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# Friction

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1. Friction
Hi,

I'm a little confused about friction in the motion of roller coasters. The wheels move backwards, and exert a force on the track. The track exerts an equal and opposite force on the wheels (i.e. friction). This causes the car to move. However, all websites I have looked at say that the friction is not wanted as it wastes energy, slowing the car down. But surely it is wanted, as it makes the car move?

Also, when the forces acting on a roller coaster car are considered, they only seem to look at the weight and the normal contact force. I don't understand why they don't look at friction. Can anyone help?
2. because the wheels are round and its moving so when u model the coDter u model it not as a box, but like a ball, and a ball rolls so you dont really consider friction. If the wheels were square say, then you would consider the friction. I hope i'm not talking utter rubbish

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3. Re: Friction
(Original post by rock_climber86)
because the wheels are round and its moving so when u model the coDter u model it not as a box, but like a ball, and a ball rolls so you dont really consider friction. If the wheels were square say, then you would consider the friction. I hope i'm not talking utter rubbish

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I think I know what you mean, thanks very much
4. Re: Friction
(Original post by rock_climber86)
because the wheels are round and its moving so when u model the coDter u model it not as a box, but like a ball, and a ball rolls so you dont really consider friction. If the wheels were square say, then you would consider the friction. I hope i'm not talking utter rubbish

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Why do lots of people talk about friction in roller coaters like it is a bad thing, as if friction were not there, there would be no traction and the wheels would just spin?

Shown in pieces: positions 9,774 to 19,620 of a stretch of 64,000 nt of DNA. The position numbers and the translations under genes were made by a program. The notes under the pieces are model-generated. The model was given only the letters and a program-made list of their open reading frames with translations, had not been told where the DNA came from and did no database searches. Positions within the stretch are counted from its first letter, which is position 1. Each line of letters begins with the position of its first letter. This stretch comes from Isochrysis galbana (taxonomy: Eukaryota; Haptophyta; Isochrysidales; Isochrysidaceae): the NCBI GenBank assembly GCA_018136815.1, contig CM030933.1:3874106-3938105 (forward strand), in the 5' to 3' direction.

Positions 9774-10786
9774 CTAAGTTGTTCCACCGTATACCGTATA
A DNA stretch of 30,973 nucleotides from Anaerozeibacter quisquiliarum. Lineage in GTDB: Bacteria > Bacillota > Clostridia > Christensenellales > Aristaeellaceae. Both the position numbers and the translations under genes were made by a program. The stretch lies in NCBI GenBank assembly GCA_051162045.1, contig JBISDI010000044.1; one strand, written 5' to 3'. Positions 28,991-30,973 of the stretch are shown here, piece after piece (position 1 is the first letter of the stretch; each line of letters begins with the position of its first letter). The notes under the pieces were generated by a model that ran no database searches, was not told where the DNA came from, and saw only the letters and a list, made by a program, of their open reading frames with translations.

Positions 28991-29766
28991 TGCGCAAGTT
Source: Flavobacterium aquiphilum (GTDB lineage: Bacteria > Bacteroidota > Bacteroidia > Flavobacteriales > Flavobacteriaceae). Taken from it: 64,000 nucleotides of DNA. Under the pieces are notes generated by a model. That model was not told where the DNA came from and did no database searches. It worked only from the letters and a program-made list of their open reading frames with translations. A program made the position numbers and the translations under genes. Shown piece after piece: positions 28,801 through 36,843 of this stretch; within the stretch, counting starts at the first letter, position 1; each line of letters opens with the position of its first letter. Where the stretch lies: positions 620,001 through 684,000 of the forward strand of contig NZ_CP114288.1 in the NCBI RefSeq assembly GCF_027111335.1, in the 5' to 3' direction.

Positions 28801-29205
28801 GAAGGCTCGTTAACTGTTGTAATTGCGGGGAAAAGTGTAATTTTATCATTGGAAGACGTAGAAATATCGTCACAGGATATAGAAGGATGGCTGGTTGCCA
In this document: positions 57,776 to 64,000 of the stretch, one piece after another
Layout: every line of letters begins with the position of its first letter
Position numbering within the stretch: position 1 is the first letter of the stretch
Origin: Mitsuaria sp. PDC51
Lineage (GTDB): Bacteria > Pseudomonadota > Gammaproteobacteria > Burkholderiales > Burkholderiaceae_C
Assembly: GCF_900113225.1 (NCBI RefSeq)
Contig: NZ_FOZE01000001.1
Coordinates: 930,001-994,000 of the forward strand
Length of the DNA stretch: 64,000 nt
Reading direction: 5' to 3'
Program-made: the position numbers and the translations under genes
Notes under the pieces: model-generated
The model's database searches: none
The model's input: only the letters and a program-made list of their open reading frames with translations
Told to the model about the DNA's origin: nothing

5. Re: Friction
I'm really not sure about the question being asked... Can you quote the exact passage that you're referring to?

The wheels move backwards? I can't quite see why they would
Exerts a force on the track? Yep, because there is weight, there will be a force on the tracks
Track does exert an equal and opposite force - This is the reaction
I don't see why the reaction is responsible for causing motion in the roller coaster though. Friction opposes motion, it doesn't encourage motion.

Indeed, friction is not wanted. It will slow down on the tracks. That's why they use circular wheels instead of square ones - They can roll easily with minimal friction.

In mechanics, which you'll have to say if you've covered or not in maths, F=μR (Friction is equal to the coefficient of friction multiplied by the reaction). So a rougher surface creates more friction. When you're working out motions, you want to consider the sum of all the forces acting on a system. So for a roller coaster there is weight (mg), there is a reaction, there is force forwards (either by the chain lift, or because it's going downhill) and there's air resistance (usually negligible in physics experiments) and friction. Friction opposes motion, so less friction is better for the travel of the roller coaster.

I'm not entirely sure about traction though, I've never really covered it and can't say for certain what it actually is. I would've thought that it just be the normal reaction between the track and the wheels.
6. Re: Friction
(Original post by SillyEddy)